Now taking the league national should be the next. Right now, all 10 teams operate in the Eastern part of the country and the west to this point hasn't been able to stake claim to a franchise. It's one of the biggest things holding the league back from calling itself a true national league and one of the top priorities for the league as they look at what the next eight years may look like.

"I think out West is at the top (of the priority list)," Stephenson continued. "Because what that really does is it creates more opportunities. More opportunities by way of more exposure, more potential for advertising, sponsorship, the expansion and growth of the NBL Canada brand itself…the awareness all of those things happen when you go out west.

"I think the big thing that it really does for you is you truly...truly and legitimately become a national league. Now you're coast to coast, you're across Canada and you have the attention of the entire country.

"Westward expansion is high on our radar we've had numerous conversations, there definitely have been interested parties so that's something that we don't see far off in the future from happening."

While expanding out west is on the NBLC's radar, another domestic league has beaten them to the punch. The CEBL (Canadian Elite Basketball League) will begin play in the spring of 2019 with six teams - three in Ontario and three out west in Alberta, Saskatchewan and BC. The CEBL boasts the same mandate as the NBLC and is already set to play out West, but Stephenson doesn't see the league as competition nor a threat but rather a welcome addition to the Canadian basketball landscape.

"I don't view them as a competitor at all," Stephenson said. "And really if you go back to why we're in this and why we started this it's the elevation and the growth of the game of basketball and what's now happening is another league has started up or on the verge of starting up and what they're going to do in their own way, is help elevate and grow the game.

"The fact that they're playing at an entirely different time of the year…when I talk about them not being viewed as a competitor that's probably the number one factor. I think it's wonderful for the development of our players that there are even more playing opportunities made available. I think there's a lot of plus about the CEBL in terms of their potential and what they can do but in no way shape or form are they viewed as a competitor or rival, I think both leagues can work very complimentary to one another in terms of what they offer our Canadian players."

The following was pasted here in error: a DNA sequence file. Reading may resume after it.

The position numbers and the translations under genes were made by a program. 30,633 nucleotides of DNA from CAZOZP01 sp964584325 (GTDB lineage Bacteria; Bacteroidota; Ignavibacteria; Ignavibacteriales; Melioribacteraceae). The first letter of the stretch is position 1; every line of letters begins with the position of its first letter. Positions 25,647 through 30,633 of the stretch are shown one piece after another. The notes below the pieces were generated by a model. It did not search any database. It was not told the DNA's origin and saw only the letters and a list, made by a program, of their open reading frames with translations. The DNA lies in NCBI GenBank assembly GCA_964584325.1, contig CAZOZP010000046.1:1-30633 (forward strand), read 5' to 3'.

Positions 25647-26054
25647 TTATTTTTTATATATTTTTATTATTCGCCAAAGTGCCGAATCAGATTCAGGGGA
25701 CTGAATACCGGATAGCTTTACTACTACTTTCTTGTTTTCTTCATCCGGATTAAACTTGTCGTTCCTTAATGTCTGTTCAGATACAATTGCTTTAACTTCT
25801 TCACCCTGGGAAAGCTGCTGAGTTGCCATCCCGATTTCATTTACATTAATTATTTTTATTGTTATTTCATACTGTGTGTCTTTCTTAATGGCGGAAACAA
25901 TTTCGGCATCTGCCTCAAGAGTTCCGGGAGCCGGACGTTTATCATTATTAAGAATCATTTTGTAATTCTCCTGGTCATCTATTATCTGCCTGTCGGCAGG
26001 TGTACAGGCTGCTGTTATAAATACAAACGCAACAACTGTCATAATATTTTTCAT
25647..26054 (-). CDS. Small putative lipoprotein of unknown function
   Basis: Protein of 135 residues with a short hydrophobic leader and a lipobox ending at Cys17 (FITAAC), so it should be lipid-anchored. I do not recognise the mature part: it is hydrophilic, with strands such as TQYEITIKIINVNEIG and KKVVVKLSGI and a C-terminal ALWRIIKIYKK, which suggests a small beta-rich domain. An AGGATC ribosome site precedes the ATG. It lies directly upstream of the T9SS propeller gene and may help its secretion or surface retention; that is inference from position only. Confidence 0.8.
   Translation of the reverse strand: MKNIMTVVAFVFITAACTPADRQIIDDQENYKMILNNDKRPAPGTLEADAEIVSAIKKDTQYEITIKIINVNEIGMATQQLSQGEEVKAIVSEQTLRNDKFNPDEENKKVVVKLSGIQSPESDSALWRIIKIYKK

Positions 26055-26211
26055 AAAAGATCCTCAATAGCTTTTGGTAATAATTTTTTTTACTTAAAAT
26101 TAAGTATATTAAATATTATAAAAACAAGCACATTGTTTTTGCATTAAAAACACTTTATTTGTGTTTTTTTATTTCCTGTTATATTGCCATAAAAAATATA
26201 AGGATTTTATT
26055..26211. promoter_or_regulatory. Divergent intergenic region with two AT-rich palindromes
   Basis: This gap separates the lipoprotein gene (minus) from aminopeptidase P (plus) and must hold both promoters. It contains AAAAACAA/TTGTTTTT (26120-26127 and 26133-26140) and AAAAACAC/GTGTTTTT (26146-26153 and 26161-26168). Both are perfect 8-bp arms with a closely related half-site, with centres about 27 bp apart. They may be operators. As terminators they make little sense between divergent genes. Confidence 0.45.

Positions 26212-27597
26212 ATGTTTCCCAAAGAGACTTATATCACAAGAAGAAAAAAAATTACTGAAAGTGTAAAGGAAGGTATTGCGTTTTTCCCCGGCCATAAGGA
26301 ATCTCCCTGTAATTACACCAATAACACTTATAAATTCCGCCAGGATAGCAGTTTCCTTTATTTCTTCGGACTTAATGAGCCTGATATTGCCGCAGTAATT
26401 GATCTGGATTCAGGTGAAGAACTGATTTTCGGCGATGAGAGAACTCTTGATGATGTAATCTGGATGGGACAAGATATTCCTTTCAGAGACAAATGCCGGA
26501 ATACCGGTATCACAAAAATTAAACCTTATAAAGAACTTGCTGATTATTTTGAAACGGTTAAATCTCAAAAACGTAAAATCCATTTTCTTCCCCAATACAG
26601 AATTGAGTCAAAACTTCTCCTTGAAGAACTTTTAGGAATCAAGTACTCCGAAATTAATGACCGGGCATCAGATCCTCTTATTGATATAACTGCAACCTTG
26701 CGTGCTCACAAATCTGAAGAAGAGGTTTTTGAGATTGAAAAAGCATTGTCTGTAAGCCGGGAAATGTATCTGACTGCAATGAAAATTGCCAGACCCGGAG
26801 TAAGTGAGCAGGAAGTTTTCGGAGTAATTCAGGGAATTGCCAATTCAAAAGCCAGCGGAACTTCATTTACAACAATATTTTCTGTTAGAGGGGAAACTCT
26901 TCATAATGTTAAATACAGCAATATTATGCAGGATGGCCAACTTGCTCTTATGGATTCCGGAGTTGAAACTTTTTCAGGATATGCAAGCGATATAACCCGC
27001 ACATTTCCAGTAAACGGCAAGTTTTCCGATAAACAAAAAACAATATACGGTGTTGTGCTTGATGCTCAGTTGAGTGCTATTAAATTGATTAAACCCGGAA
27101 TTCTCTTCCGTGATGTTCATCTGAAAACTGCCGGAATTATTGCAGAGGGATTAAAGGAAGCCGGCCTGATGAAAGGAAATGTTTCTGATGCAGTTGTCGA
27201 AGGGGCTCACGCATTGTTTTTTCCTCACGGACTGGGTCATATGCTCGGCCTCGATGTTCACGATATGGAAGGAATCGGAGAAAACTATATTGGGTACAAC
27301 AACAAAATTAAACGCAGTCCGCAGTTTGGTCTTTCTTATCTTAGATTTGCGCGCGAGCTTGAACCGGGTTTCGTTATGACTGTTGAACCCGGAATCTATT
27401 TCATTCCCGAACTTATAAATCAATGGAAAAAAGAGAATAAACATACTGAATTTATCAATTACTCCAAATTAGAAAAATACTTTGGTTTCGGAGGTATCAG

The loud voices that used to bury the league are softening as the NBL Canada continues to truck along. The league has had its fair share of black eyes in eight years, they've made some mistakes and through it all have found a way to stick around. Many around the Canadian basketball community continue to ask the question "how is this league still standing?". Maybe it's time to start asking the question "how can we help this league stay around?".

There are a ton of Canadians who have pro talent but for whatever reason can't make an overseas roster, or don't want to travel and are forced to step away from the game they love earlier than they would like. With leagues like the NBLC and the upstart CEBL in the fold, it provides an opportunity for those same players to play at home in front of friends, family and even scouts.

The NBLC doesn't have to be the be all end of for a player, in fact, the league is open about encouraging players to take the next step and ultimately make more money in other leagues.

It could also serve as a bookend to a career as St. John's Edge star and former national team member Carl English told - who at 38 years of age gets to play pro ball in his hometown.

It can kick-start a coaching career as it did for former Power and London Lightning head coach Kyle Julius.

Whichever you chose to you look at it Canada needs a pro league and as the NBL Canada gets set to launch in its eighth season maybe it's time we start embracing it.